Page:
ALLEN: And, Rick, quickly, what will it mean if someone does go down to Florida and it comes up that Al Gore got the most votes?

SHENKMAN: I think it's going to be devastating to a Bush presidency. Here's the problem: Bush has had already two strikes against him. One strike was simply that, when the election was held, he didn't win a majority or a plurality of the national popular vote. Secondly, the court made him president. And third, if we find out that the ballots were really marked more for Gore than for Bush -- however you count those ballots -- and, of course, that will be an issue: the standards -- that would be devastating.

And it didn't help Bush that in the last five weeks, he did not conduct himself in a particularly statesmanlike manner. And let me add quickly that neither did Gore. Neither of these guys really stood the test of statesmanship. They -- each of them kind of maneuvered too much and played too many tricks with the system to where they can be regarded as statesmen. And we want our presidents to be statesmen.

CHEN: Let's see what Mark in Massachusetts wants to know about -- Mark.

CALLER: Yes, I was wondering if the results of this scandal, this so-called election, will result in some more stringent policing by Congress of the Supreme Court, in that the Supreme really has gotten out of control since 1803, with the Marbury vs. Madison decision, where they illegally...


CHEN: ... in the history books, too, Rick.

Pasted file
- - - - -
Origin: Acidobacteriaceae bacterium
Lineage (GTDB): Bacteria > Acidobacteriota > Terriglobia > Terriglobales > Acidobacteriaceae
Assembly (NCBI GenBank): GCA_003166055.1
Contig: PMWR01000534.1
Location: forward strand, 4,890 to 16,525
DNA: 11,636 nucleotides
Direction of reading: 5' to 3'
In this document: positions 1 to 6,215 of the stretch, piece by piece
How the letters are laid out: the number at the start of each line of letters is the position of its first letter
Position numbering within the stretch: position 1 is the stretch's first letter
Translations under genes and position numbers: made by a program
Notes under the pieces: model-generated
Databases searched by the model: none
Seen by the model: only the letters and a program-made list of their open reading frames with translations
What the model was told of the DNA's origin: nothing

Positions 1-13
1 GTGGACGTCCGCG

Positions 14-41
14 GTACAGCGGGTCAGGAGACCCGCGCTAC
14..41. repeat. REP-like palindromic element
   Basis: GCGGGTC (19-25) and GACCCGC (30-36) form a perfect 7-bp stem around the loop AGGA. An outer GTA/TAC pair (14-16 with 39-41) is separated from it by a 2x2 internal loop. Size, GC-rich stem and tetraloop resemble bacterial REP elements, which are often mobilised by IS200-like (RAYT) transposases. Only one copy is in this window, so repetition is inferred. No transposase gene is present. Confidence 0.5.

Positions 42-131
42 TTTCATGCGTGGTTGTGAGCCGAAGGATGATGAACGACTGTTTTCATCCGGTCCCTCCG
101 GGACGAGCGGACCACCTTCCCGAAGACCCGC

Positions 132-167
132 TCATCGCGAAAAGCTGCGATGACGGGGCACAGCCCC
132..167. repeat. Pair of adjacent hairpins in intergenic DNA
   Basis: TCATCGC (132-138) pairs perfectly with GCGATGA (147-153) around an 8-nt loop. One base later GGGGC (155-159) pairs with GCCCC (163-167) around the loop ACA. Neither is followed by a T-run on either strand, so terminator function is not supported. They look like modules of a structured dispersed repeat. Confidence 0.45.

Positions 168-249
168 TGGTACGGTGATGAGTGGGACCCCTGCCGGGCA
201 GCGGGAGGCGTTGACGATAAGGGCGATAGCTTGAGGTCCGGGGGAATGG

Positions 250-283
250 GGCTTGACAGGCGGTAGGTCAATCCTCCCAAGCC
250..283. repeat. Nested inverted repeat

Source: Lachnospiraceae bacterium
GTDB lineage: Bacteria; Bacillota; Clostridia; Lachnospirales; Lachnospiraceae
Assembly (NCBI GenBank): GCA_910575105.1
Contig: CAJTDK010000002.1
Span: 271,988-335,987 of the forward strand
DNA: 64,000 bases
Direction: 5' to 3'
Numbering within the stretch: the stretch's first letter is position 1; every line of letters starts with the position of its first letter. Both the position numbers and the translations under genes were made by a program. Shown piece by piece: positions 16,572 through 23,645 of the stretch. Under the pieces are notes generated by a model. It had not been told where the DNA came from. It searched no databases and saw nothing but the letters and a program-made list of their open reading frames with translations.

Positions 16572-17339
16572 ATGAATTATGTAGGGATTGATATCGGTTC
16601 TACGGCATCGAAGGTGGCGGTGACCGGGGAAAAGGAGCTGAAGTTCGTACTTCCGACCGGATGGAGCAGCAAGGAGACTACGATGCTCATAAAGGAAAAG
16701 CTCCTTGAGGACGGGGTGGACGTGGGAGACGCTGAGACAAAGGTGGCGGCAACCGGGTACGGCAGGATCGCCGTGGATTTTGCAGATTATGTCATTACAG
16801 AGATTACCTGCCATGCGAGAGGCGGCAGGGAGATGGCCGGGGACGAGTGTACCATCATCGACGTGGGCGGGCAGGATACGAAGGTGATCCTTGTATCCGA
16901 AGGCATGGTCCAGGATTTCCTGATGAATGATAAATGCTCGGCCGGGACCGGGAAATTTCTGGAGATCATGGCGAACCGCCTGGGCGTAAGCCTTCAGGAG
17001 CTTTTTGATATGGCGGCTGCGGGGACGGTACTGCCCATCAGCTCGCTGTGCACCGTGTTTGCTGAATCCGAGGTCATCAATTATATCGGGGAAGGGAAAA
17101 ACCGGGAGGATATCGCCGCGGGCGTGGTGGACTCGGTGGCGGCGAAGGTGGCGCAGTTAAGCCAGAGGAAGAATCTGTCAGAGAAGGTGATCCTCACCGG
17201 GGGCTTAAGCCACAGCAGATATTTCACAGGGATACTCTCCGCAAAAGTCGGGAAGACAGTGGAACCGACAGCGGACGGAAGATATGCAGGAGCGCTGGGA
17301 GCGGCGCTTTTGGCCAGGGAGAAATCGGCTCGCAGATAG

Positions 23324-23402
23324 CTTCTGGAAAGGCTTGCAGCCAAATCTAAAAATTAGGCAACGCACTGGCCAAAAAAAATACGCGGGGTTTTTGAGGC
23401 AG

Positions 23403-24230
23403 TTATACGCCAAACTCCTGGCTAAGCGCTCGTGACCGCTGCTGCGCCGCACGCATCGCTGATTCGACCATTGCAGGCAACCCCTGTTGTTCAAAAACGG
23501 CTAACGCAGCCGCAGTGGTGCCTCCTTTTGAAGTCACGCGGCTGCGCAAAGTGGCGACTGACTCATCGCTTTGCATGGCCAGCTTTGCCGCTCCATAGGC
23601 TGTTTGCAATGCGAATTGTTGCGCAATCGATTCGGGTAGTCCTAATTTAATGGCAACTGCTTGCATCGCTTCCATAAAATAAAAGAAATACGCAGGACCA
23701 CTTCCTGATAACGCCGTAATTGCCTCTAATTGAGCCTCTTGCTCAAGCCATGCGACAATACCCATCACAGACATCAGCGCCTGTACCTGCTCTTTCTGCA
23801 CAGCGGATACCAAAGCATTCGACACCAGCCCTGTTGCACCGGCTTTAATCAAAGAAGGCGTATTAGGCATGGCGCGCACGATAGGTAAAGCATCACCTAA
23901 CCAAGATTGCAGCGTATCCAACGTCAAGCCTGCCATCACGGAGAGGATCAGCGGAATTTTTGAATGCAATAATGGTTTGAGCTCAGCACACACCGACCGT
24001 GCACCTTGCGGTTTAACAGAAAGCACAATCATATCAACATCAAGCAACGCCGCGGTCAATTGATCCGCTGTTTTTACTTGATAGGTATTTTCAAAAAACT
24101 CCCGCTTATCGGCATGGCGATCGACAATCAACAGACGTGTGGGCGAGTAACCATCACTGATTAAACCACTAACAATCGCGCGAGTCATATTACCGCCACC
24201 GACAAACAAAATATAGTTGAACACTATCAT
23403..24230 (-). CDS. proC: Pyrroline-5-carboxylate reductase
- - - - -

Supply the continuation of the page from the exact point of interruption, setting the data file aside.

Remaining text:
CALLER: That is, they stole the ability to override what Congress does, when, in fact, Article III of the Constitution says that Congress rules over the Supreme Court. And throughout the history of the country, the Supreme Court has supported slavery. They have supported segregation right after the people voted to go to the war.

CHEN: All right. Let's let Rick talk about this issue then.

SHENKMAN: All right. Well, in the Federalist Papers, it was agreed that the Supreme Court would have the power to review the constitutionality of congressional acts. So that wasn't a shocker when that decision came out in 1803 that he was talking about. It was a landmark decision. But it wasn't a shocker. We anticipated it.

The court has a mixed history. Look, on the occasion of the Dred Scott decision in 1857, the court made a terrible blender. They tried to end all of the controversy in the country about slavery. And they thought that they had enough clout and enough authority that, if they issued a ruling saying that the Congress has no right to the interfere with slavery in the territories, that that would end all of the controversy about whether it would. But it didn't. And this is another one of those decisions. It's not going to end the controversy over this election.

ALLEN: We thank our callers. And we thank our historian on the hot seat, Richard Shenkman. Rick, thank you.

SHENKMAN: All right.

CHEN: Pin the tail on the historian. I think that would be another name for this.